When I was a senior in college, I took a dual enrollment college algebra class. I had taken classes with the teacher before, and he was one of my favorites. It helped that I loved math to begin with and that he was a big kid himself. A few weeks into the semester he stopped mid-lesson and said “you guys already know all this stuff. We can spend the rest of the semester just going through the motions and getting done with the book, or I can teach you guys how to do the Rubix cube.” Of course, we all jumped at the chance to miss some book work (don’t worry we still had plenty of it) but over the next few months he incrementally taught us how to solve the Rubix cube, and it ended up being our final.
If you were to walk into my office, you might notice that I have a handful of different Rubix cubes on one of my shelves. I bought most of them after this class, and even ten years later I can only solve the original 3x3 cube. I’ve been staring at the 4x4 for ten years telling myself one day I’ll figure out how to solve it. I guess it’s not a big surprise that I still can’t. You see, I only really had to memorize three moves to solve the 3x3 cube. I have a stack of papers of moves I have to remember to solve the 4x4. I’m sure it can be simplified, and it’s probably not nearly as complicated as it seems at the moment, but it seems pretty daunting.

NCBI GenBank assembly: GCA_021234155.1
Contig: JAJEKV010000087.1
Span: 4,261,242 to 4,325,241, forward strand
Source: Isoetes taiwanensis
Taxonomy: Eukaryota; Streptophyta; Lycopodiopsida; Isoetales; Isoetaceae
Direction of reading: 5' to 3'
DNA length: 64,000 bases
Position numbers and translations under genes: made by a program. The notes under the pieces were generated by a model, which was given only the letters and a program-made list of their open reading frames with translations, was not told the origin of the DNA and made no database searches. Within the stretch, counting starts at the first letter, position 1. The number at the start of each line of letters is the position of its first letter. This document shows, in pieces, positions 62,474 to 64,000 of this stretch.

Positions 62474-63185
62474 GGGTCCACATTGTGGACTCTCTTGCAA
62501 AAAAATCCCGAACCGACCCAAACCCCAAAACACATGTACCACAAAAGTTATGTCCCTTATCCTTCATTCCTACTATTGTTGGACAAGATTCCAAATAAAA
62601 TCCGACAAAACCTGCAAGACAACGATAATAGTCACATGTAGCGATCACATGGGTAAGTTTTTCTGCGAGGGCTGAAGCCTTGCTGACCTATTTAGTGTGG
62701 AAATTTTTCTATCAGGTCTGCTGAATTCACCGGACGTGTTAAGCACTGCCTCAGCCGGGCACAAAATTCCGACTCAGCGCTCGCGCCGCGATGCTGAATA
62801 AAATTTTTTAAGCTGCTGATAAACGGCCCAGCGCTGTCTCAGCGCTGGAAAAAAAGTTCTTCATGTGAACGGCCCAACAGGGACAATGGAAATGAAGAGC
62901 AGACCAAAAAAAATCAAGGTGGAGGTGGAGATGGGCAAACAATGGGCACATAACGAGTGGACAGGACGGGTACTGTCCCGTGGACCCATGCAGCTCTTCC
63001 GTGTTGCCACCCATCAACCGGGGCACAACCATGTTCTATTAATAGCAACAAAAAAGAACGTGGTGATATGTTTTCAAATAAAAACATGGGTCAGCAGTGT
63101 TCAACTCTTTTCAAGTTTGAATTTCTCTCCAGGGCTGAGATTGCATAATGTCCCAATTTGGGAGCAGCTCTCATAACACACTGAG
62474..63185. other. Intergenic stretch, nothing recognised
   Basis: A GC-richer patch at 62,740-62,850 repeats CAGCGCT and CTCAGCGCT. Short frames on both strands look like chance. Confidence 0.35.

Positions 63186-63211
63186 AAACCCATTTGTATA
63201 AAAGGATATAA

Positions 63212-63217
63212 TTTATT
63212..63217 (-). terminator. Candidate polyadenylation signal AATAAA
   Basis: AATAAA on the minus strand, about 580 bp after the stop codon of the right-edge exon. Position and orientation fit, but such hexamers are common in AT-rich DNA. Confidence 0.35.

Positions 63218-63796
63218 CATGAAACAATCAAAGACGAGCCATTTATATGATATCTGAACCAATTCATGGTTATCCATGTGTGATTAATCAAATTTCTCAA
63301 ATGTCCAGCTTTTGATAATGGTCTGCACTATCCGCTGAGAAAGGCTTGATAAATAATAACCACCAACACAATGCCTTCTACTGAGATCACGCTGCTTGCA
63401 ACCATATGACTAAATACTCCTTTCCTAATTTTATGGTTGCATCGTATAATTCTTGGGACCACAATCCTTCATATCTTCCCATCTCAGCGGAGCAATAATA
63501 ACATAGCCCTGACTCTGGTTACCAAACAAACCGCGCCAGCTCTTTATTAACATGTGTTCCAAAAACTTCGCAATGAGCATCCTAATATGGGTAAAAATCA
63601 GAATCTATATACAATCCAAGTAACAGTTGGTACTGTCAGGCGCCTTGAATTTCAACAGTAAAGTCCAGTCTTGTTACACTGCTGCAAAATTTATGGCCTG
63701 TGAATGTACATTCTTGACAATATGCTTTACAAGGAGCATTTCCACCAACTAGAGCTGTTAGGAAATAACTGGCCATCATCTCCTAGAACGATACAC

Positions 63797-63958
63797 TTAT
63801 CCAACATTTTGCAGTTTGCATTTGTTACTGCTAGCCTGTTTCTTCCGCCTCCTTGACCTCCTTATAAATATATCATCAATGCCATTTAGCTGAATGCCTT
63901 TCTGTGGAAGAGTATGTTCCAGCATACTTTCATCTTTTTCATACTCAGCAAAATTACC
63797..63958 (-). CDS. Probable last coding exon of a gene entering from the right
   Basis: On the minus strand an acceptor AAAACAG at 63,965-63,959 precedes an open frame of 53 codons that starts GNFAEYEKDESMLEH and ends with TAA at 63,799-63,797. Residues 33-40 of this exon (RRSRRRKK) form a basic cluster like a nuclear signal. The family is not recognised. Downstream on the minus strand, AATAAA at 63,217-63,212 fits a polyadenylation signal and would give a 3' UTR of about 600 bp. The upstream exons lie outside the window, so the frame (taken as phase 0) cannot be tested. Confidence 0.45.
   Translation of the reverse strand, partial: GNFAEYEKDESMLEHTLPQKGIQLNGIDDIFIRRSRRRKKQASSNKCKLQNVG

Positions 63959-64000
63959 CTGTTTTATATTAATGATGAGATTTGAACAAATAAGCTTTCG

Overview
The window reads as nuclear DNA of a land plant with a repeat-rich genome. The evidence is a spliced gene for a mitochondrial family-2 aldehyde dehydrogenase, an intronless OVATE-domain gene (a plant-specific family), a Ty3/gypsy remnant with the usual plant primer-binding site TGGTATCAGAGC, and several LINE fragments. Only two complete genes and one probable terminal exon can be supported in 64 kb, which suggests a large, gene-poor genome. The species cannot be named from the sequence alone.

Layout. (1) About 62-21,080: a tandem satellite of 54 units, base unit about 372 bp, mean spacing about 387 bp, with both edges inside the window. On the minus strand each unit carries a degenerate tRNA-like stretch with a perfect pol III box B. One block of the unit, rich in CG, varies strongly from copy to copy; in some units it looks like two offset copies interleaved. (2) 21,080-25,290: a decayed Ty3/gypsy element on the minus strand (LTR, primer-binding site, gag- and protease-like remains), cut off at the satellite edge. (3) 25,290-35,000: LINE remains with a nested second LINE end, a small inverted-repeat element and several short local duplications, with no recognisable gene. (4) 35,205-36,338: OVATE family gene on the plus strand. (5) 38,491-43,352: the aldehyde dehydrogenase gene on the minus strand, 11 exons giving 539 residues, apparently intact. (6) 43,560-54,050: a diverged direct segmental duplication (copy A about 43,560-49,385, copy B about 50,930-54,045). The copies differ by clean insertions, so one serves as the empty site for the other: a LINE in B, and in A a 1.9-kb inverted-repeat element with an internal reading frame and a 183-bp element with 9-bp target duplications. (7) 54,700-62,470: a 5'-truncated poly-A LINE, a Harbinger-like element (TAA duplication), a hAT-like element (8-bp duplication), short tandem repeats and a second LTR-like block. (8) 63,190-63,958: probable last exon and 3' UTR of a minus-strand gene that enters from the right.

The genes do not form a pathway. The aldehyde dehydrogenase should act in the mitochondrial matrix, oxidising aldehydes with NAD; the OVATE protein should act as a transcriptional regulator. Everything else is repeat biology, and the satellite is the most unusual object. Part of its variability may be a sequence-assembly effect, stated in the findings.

I think the same thing happens in our Christian life. We get comfortable with how one thing works, or with how we’ve done things. Then something a little more complicated or different comes along, and we either panic at the new complexities or say that’d be a great thing for further down the road. I’d like to say learning is always fun, but many times learning is difficult, heartbreaking, and just down right miserable. I think the bigger question revolved around our motives for learning or, as Lori Ferguson (our children's minister) would put it, making sure our “whys” align with our “whats.”
Learning about the Bible, God, and what it means to be a Christian is supposed to be an ongoing journey where we constantly learn new things. But too often we get comfortable and stop learning. So I want to encourage you to do something new. Maybe that means getting involved with a growth group, volunteering at our thrift store, or branching out and inviting someone to church. Find those areas of growth and new complexities that scare you and work it out. And I’ll make a deal with you. After ten years of saying I’ll figure it out eventually, I’ll learn how to solve the 4x4 Rubix cube. You have my permission to come to my office anytime and ask me to do it, but if you do, expect me to ask you what area you’ve been working on.